I have had this happen before. At this point the car is a total loss and only has salvage value. A 20 year old car is not worth repairing. Water and silt got everywhere and maybe even into the engine, possibly hydrolocking the cylinders. Most of the damage is unseen. Even if the car dries out literally everything would have to be replaced. Electronics are damaged; metal, wires, fabric, will corrode; mold will take hold; the smell will be unbearable; etc..

If the car had comprehensive the insurance company would just cut a check and tow the car away.
Disclaimer: nothing written here should be taken as legal advice, but I did stay at a Holiday Inn Express last night.

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Re: Friend's car caught in flood ?

Post by Watty » Wed Jul 10, 2019 12:10 pm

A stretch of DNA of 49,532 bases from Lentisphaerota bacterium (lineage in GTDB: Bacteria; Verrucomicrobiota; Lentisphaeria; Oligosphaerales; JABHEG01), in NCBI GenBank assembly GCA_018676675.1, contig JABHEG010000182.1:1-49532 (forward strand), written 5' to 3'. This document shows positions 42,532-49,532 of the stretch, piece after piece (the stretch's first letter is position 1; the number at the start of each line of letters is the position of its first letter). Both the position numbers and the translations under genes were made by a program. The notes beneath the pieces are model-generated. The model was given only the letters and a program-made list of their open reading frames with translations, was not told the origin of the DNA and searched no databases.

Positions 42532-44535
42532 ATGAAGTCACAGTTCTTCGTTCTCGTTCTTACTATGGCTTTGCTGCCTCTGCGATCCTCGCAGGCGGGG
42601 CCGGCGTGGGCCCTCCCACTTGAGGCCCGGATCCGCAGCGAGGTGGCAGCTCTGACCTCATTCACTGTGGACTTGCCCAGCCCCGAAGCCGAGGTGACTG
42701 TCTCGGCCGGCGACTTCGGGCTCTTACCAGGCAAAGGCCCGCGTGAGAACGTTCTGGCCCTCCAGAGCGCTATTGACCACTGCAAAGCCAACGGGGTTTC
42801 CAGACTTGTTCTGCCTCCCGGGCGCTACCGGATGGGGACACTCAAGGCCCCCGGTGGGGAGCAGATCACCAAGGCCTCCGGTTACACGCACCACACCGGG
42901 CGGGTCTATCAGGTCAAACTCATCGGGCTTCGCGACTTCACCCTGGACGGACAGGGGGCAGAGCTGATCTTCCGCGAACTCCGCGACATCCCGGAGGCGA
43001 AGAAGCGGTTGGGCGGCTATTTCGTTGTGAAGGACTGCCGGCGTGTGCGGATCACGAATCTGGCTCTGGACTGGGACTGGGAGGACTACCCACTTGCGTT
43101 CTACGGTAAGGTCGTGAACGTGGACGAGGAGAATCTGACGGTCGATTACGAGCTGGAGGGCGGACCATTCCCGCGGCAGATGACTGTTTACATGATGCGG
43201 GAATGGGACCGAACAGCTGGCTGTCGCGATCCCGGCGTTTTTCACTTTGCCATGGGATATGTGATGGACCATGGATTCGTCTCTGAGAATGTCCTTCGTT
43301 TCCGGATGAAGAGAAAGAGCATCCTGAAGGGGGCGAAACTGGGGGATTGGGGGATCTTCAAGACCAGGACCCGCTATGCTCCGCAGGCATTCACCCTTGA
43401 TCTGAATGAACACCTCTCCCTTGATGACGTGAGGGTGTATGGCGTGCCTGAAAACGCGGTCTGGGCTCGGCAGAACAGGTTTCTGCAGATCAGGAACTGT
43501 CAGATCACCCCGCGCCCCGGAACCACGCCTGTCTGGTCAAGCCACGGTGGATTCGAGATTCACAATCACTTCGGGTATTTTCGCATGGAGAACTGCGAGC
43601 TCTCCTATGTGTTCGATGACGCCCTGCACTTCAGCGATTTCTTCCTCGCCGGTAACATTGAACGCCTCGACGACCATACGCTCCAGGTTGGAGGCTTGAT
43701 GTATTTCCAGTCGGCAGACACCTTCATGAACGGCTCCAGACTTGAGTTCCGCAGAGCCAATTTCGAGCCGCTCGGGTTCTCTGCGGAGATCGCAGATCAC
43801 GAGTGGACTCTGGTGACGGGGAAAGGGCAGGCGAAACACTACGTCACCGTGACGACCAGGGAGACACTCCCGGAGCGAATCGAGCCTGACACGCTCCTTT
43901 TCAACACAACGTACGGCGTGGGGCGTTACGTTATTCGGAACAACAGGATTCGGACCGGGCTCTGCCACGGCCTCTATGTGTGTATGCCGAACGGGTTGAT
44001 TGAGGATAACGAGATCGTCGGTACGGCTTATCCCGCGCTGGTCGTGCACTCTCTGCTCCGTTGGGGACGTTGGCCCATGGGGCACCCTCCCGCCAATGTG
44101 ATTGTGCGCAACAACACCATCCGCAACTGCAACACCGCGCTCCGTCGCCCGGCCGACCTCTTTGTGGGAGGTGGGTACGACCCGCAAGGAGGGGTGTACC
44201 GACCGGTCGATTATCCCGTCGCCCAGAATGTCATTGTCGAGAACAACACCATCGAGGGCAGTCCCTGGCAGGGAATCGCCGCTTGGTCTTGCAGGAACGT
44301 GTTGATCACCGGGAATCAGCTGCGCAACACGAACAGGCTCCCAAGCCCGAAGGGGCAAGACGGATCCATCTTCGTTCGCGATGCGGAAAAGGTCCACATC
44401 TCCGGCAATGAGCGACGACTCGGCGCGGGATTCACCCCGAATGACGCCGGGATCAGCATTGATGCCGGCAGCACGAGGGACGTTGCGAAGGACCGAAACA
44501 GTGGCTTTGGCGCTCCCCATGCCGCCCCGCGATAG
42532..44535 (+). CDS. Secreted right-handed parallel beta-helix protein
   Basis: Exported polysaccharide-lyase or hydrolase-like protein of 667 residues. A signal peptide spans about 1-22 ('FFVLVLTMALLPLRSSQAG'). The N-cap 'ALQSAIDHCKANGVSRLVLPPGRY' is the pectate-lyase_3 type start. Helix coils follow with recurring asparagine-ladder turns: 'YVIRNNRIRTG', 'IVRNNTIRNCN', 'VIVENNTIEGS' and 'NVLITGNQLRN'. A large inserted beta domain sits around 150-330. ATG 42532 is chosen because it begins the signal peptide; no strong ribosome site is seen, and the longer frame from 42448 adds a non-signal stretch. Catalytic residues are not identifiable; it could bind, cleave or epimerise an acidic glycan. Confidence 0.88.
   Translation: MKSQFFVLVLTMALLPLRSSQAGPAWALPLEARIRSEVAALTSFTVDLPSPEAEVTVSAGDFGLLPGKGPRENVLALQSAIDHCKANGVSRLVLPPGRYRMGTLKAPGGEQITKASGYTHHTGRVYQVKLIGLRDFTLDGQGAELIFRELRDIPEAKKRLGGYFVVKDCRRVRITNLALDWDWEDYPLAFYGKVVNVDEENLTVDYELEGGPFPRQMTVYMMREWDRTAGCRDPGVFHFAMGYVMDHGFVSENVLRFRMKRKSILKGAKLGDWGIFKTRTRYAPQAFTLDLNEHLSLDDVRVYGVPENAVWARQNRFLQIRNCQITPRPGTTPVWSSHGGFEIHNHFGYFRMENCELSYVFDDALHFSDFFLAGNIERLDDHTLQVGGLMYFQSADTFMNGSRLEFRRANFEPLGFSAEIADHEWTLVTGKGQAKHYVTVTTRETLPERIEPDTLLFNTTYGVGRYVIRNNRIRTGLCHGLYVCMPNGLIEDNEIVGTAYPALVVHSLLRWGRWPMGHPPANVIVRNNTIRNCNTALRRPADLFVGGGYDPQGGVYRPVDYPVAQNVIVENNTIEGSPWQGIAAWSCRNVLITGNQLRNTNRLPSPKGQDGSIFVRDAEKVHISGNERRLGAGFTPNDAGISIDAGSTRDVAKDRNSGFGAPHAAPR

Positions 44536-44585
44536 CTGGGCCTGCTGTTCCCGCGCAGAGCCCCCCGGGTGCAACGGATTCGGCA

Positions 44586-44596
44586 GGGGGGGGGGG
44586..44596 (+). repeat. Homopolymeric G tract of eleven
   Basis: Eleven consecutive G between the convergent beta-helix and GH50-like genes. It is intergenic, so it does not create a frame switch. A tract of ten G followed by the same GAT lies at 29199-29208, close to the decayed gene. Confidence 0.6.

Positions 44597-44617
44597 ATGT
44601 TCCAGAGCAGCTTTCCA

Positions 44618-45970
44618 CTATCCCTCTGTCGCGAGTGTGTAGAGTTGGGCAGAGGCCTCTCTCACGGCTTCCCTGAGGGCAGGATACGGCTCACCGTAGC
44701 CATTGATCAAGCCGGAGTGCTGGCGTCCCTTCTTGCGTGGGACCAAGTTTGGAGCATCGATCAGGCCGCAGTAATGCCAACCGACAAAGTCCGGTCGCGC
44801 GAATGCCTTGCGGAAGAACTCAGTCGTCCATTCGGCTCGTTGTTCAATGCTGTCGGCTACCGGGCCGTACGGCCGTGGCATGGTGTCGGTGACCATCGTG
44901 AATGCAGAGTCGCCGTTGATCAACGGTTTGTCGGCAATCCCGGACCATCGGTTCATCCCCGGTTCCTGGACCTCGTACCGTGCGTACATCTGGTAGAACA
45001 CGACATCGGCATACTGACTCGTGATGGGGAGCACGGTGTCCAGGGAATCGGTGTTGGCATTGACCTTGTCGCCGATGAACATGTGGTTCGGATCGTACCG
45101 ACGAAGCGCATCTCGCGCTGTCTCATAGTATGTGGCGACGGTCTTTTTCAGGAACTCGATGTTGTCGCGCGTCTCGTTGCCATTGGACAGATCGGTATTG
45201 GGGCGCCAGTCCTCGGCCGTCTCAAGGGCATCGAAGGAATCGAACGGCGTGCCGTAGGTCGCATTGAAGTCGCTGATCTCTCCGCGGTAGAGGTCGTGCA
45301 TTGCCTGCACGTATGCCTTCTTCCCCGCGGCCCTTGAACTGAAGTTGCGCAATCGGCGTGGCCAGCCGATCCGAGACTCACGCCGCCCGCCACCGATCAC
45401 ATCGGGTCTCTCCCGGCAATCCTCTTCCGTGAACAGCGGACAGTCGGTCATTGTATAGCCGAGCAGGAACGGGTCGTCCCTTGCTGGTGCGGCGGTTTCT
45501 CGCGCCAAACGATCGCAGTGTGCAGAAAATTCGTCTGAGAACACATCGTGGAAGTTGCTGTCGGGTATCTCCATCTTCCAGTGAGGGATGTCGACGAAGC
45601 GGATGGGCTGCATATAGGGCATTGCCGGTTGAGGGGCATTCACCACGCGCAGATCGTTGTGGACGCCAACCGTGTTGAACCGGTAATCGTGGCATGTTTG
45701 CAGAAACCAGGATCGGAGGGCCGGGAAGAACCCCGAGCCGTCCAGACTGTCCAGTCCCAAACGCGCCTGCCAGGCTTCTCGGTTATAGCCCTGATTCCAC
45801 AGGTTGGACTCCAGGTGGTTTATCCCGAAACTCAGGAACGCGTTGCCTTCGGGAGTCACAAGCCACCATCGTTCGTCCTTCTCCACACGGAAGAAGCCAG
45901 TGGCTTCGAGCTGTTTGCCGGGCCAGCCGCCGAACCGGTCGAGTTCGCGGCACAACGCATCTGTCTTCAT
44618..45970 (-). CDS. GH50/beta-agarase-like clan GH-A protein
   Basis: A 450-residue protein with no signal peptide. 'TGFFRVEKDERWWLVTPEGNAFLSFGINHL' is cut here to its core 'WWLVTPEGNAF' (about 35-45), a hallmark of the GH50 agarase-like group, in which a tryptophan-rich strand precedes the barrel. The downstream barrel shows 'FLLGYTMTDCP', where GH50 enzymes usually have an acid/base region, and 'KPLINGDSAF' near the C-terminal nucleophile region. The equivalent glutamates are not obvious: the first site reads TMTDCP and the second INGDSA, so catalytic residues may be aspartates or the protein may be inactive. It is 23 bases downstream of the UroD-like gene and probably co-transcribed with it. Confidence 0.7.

It probably is not worthwhile but you can rent industrial dehumidifiers at places like big box hardware stores and they might help the car dry out before the carpets and seats mildew. I have used those when I had a water leak in my unfinished basement.

Even if the car runs after it drys out I don't know that I would trust it to be safe to drive since things like the airbags or seat belt retractor locks might not work in an emergency.

If he by any chance has tires that are pretty new he might look for a replacement car that has the same size tires so he can use those tires on the replacement car.

When looking for a replacement car I would also be very careful that he is not buying some other car that had flood damage